On December 11, 1931, seven inmates took Warden Thomas B. White hostage and escaped, aided by the well-known gangsters Frank Nash, George "Machine Gun" Kelly, and Thomas James Holden.[16]


On September 5, 1930, serial killer Carl Panzram, under a federal death sentence for murder, was hanged at USP Leavenworth. On August 12, 1938, two men under the sentence of death for murder, Robert Suhay and Glenn Applegate, were hanged at USP Leavenworth.[17]


The penitentiary maintains a cemetery for deceased prisoners outside the walls of the prison.[18]

See also[edit]


  1. ^ "United States Penitentiary Leavenworth Kansas". Geographic Names Information System. United States Geological Survey, United States Department of the Interior.
  2. ^ "USP Leavenworth".
  3. ^ Federal Bureau of Prisons. "USP Leavenworth". Bop.gov. Retrieved January 25, 2014.
  4. ^ "Welcome to the U.S. Disciplinary Barracks". USDB. Retrieved December 24, 2013.
  5. ^ "Prison Info - Leavenworth Convention and Visitors Bureau - lvarea.com - Retrieved September 1, 2009". lvarea.com. Retrieved January 25, 2014.
  6. ^ Encyclopedia of crime and punishment, Volume 2 By David Levinson Sage Publications, Inc; 1 edition (March 18, 2002) ISBN 0-7619-2258-X.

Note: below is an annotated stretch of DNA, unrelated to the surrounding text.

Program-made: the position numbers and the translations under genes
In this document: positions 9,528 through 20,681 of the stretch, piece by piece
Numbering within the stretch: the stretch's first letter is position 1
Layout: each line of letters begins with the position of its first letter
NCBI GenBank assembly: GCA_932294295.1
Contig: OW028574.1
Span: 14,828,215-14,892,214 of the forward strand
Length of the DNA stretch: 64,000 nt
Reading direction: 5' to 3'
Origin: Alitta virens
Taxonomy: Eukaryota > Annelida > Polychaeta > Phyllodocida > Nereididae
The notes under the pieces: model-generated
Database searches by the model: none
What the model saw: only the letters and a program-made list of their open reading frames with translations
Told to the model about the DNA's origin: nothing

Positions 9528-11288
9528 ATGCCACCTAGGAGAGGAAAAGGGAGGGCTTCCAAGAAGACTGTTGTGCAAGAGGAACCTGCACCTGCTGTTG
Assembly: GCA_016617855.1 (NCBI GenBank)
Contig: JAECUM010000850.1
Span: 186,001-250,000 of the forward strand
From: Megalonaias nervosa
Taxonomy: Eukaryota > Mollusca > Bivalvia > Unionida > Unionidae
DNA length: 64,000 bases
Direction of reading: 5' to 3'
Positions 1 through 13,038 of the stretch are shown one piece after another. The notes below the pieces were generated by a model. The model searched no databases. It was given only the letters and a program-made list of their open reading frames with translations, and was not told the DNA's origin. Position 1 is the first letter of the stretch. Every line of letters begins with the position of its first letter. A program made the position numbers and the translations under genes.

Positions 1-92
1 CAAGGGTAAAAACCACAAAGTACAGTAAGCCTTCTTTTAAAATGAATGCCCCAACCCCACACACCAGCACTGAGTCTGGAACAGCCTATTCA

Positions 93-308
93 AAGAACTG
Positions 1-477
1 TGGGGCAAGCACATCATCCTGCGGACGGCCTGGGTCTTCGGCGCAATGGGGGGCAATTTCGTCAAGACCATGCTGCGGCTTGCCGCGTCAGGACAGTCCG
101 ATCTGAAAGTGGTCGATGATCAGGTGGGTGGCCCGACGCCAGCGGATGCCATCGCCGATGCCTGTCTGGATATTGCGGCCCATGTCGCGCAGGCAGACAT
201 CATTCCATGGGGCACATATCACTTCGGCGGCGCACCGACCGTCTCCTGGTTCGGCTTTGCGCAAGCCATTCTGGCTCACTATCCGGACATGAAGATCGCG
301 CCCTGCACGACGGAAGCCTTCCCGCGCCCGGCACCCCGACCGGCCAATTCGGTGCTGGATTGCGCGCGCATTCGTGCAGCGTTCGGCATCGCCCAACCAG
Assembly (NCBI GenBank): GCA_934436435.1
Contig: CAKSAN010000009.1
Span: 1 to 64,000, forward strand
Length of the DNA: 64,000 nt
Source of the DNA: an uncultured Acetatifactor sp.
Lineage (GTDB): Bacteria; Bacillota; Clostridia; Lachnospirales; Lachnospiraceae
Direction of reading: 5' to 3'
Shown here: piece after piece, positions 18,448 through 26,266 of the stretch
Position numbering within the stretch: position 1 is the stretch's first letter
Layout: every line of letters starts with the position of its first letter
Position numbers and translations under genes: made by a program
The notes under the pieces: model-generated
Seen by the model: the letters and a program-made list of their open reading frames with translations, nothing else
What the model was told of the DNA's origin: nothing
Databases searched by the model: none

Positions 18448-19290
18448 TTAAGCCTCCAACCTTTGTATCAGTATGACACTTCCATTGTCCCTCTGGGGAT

7. ^ McNeil Island and the Federal Penitentiary, 1841-1981 - historylink.org - Retrieved October 1, 2009.
  8. ^ The U.S. Federal Prison System by Mary F. (Francesca) Bosworth - Sage Publications, Inc; 1st edition (July 15, 2002) ISBN 0-7619-2304-7.
  9. ^ The U.S. Federal Prison System by Mary F. (Francesca) Bosworth - Sage Publications, Inc; 1st edition (July 15, 2002) ISBN 0-7619-2304-7.
  10. ^ Thomas Crane Young, FAIA (1858-1934) - landmarks-stl.org - Retrieved July 25, 2009.
  11. ^ Jackson, Joe (August 28, 2002). Leavenworth Train: A Fugitive's Search for Justice in the Vanishing West. New York, New York: Carroll & Graf. ISBN 978-0786710607. Retrieved August 22, 2013.
  12. ^ Federal Bureau of Investigation (January 24, 2014). "A Byte Out of History - The Five-Decade Fugitive Chase". fbi.gov.
  13. ^ "Leavenworth (detention facility)". Densho Encyclopedia. Retrieved August 6, 2014.
  14. ^ Erickson, Matt (January 27, 2011). "Prison Bureau seeking public comment on plans for new Leavenworth facility". TonganoxieMirror.com. Retrieved January 25, 2014.
  15. ^ Federal Bureau of Investigation (January 24, 2014). "A Byte Out of History - The Five-Decade Fugitive Chase". fbi.gov.
  16. ^ Leavenworth Seven: The Deadly 1931 Prison Break Author Kenneth M. LaMaster Publisher: Arcadia Publishing 2019
  17. ^ "Executions of Federal Prisoners (since 1927) Archived February 15, 2013, at the Wayback Machine." Federal Bureau of Prisons. Retrieved on August 22, 2010.
  18. ^ "United States Penitentiary in Leavenworth Cemetery". Geographic Names Information System. United States Geological Survey, United States Department of the Interior.

Further reading[edit]

External links[edit]